Remember all of the fuss people made when bike lanes started showing up all over the city, taking over car lanes, or at least impeding upon them? I have to admit, I wasn’t all the pleased to see them myself. And my husband was especially unhappy.
Suddenly you had to pay attention to things like new cycle-only lights and rules about right turns. Not only that, but lots of regular parking spots disappeared. For those of us who’ve been behind the wheel for a long time, it was like driving in a foreign country.
Judging by the comments in local media and online, we were not alone. A lot of people were miffed. And, according to most angry types, including my husband, it was all Mayor Lisa Helps’ fault.
Imagine my surprise then, when my newly retired, anti-bike lane partner pulled out his dusty, rusty old bicycle one day and started pumping up the tires. And, even more surprising, he got right on it and started hobbling down the street. I thought he was nuts.
But he insisted that he wanted to see if he could still do it and I had to admit that I admired his tenacity. He decided he might even like to try an e-bike one day and wondered if I might like to try one too.
Me? On a bike? I wasn’t so sure.
And then something interesting happened. My good friends and I were planning a wine tasting tour in Oliver, and one of the tours was supposed to be on e-bikes. I’d never heard of that before.
So now I felt obligated to pull out my own steed of rusted steel to see if I could manage it.
I was pretty shaky at first. It felt familiar, but not familiar enough. Not only that but my once 18-speed bicycle now had only one working gear. Thank goodness the brakes still worked.
For my first ride, I went about 5 blocks and then came right back. The legs were definitely feeling it, and I knew I was going to have to get more comfortable with cycling again before our trip. And after a few short practice rides and only one near spill, I was feeling a little better. A little.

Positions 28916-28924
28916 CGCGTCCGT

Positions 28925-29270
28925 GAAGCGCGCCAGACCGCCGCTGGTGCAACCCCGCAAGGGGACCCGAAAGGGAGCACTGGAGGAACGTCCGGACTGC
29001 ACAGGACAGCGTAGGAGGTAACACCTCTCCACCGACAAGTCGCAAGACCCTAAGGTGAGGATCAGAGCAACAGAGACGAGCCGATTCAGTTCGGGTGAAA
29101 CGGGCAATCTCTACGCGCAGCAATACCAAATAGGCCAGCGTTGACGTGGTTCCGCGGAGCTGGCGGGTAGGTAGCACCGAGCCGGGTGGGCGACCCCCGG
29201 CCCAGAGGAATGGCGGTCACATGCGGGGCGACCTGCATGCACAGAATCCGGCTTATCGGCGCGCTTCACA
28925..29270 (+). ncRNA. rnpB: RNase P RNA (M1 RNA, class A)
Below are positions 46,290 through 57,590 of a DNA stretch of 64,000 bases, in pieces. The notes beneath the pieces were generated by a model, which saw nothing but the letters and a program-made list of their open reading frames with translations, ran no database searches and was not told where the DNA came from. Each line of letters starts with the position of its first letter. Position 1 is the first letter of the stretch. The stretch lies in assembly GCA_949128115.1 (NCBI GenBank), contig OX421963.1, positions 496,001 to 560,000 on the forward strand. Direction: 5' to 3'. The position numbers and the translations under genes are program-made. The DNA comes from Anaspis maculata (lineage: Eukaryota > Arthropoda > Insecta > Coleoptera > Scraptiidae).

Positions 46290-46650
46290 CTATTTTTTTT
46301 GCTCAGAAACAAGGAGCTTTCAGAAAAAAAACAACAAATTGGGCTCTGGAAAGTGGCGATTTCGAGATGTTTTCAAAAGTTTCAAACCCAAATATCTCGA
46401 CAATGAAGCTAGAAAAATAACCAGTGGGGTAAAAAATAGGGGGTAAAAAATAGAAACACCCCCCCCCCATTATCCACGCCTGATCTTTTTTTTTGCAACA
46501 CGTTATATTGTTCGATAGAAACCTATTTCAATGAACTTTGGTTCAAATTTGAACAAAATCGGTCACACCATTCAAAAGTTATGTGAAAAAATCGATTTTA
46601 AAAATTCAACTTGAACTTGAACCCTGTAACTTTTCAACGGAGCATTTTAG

The e-bike was a whole different experience. For those of you who haven’t tried one, I won’t go into all of the technical details. The bikes we rode were German-made CUBEs, and had the usual mechanical gears and then 4 e-gears, going from “eco” to “turbo”.
You can also ride the bike without the e-support, but I’m pretty sure I had it on “eco” for most of our 27 kilometer tour. When the e-gear kicked in, it just felt lighter and smoother. On long stretches uphill, I’d use the “turbo” setting and that helped considerably.
And the wine helped too.
When we got back from our trip, my husband was excited to hear all about it. I have to admit that by then, I was also convinced to get an e-bike of my own.
As it turns out, we found two used ones of the same make, CUBE, on Facebook Marketplace. I guess it was meant to be.
Now it was my husband’s turn to get used to the e-bike, but it didn’t take long. Little by little we ventured further, warming up to the idea of cycling in the city instead of driving.
One day, we went from our house in the Oaklands area all the way to Willows Beach. And on another, we pointed ourselves south and made it through Beacon Hill Park to Dallas Road.
Suddenly we were very grateful for those cycle lanes and signal crosswalks, and the CRD cycle maps. It has become another very different way of experiencing and exploring beautiful Victoria.
We are e-sold. And we’re old enough that we should have learned the old “don’t knock it before you’ve tried it” adage by now.